Our newest community reporter Spring Heeled Jack has written a series of short articles which we will share over the next few weeks.
Here is the latest installment of Hard Times.
Increase in employment in Great Britain post WW2
The situation regarding employment was far more fluid in the late 1940s and 1950s when it was then seen as unacceptable for a working age man to be unemployed.
Jobs were more readily available then because there was a vibrant manufacturing economy, and an unemployed man at that time was perceived and regarded by others as being idle with lazy connotations attached to this state.
The Clement Attlee Labour government nationalized the railways and the coalmines, which helped to create many thousands of jobs.
Goods were then transported around Great Britain then at minimal costs to suppliers and customers by an integrated railway network.
Coal was mined to supply cheap fuel to users, where a horse and cart would often be used to supply domestic customers with a home coal delivery every week.
In addition, milk was delivered daily with a seven day weekly service to the doorstep by many dairy companies thus creating many jobs for people.
At the end of World War 2 several people continued to use allotments to supplement their food supply and this continued until well into the 1960s.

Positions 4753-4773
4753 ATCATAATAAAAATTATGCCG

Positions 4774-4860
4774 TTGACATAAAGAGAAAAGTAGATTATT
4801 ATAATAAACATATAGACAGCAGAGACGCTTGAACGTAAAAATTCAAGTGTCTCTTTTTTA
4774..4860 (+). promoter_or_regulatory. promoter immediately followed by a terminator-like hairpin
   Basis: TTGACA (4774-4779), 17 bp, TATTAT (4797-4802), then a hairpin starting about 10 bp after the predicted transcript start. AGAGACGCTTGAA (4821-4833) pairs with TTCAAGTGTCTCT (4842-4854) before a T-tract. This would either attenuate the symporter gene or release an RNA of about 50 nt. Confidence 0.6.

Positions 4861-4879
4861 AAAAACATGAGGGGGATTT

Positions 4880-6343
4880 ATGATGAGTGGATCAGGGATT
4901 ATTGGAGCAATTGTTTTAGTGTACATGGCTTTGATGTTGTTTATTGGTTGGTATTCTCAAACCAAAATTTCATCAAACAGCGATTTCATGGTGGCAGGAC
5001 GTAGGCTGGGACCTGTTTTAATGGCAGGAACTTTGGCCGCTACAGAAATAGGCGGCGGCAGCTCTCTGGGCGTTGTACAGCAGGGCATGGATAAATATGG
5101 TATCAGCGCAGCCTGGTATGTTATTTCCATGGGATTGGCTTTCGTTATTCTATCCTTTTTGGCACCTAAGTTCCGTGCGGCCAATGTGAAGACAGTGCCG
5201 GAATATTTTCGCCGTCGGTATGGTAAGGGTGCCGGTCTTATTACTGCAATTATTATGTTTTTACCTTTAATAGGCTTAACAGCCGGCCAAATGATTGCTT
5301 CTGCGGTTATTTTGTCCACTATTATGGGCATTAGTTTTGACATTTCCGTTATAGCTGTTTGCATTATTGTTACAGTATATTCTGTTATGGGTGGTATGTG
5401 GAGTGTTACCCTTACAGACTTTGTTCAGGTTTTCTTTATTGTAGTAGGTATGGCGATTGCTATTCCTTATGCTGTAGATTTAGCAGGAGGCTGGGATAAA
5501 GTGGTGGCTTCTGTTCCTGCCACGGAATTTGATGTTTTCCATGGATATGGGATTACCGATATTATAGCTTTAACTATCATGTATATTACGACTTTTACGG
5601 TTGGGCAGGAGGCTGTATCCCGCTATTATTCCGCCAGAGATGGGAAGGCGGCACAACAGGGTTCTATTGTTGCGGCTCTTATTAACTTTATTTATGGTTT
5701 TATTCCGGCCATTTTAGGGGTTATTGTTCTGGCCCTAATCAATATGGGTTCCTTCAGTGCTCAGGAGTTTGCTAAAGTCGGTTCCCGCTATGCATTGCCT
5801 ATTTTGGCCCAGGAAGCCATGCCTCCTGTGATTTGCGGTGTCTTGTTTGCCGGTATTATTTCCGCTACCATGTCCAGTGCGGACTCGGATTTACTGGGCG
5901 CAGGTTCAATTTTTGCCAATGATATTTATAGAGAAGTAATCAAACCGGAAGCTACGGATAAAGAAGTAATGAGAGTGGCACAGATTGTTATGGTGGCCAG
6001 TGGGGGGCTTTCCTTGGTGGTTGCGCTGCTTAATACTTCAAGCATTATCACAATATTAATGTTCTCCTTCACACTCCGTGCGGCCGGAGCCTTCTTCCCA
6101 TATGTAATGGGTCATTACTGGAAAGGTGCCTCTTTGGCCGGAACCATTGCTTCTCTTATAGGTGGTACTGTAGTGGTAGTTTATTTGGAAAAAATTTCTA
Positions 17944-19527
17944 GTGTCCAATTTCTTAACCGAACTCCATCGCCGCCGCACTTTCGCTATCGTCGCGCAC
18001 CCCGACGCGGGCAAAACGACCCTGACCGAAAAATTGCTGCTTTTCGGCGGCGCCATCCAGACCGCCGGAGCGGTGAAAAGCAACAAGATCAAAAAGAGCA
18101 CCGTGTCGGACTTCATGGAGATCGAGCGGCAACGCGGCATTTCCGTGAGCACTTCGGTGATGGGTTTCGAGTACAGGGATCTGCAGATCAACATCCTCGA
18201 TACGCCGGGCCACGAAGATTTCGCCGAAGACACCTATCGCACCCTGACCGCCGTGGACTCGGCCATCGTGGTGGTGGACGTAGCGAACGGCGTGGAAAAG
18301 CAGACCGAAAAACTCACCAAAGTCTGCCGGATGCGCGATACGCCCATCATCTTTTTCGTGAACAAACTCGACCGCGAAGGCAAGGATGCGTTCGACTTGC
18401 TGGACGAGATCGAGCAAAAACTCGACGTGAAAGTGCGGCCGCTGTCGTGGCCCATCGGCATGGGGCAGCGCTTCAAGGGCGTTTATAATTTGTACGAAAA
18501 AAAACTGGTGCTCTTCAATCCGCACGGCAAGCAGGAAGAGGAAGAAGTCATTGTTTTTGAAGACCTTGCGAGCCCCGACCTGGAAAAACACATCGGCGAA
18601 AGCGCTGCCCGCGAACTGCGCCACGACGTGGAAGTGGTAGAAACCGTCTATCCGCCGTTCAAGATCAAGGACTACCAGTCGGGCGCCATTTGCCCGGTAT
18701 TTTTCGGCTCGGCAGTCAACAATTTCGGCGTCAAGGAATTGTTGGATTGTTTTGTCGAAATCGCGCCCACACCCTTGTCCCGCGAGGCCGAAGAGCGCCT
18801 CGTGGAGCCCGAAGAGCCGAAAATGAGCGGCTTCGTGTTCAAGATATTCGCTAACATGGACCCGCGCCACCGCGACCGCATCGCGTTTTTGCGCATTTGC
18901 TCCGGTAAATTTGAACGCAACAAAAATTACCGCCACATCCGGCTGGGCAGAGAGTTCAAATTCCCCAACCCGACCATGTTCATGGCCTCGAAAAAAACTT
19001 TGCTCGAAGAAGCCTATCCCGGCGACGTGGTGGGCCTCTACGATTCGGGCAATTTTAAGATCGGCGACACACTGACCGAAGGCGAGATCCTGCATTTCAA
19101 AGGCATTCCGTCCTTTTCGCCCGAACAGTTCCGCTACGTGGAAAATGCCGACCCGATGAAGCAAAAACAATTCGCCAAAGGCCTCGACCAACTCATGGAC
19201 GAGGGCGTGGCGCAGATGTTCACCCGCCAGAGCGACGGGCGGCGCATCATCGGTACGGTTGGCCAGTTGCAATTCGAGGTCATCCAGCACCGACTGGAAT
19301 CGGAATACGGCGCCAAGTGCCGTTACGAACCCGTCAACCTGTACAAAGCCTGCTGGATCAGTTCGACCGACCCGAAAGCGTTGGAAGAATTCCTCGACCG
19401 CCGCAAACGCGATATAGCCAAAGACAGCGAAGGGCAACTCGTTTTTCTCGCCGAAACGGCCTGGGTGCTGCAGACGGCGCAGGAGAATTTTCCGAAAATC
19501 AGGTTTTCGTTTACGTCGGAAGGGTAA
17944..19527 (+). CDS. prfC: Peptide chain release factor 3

A major house building programme was inaugurated at the end of the war, creating both jobs in the construction industry and necessary homes for people.
Slum tenements were gradually cleared and new housing estates were built creating more employment in a buoyant housing market.
A booming car industry was established in the 1950s and 1960s where more affluent people could choose from a wide selection of British cars as an alternative means of transport to using the bus or train services.
The British people gradually began to leave the austerity of the war years behind them and domestic products such as vacuums and washing machines came onto the market.
It was Harold MacMillan, former Conservative Prime Minister who made a well-remembered statement ‘You’ve never had it so good’ to the British people.
However, many people still had the physical and mental demons of the previous world war to contend with and daily life often remained very hard.
The Conservative government remained in office for 13 years from 1951 until 1964 when Harold Wilson became the Labour Prime Minister.
Article submitted by Spring Heeled Jack.
The opinions expressed in this article are those of the author and not the Digital Sentinel.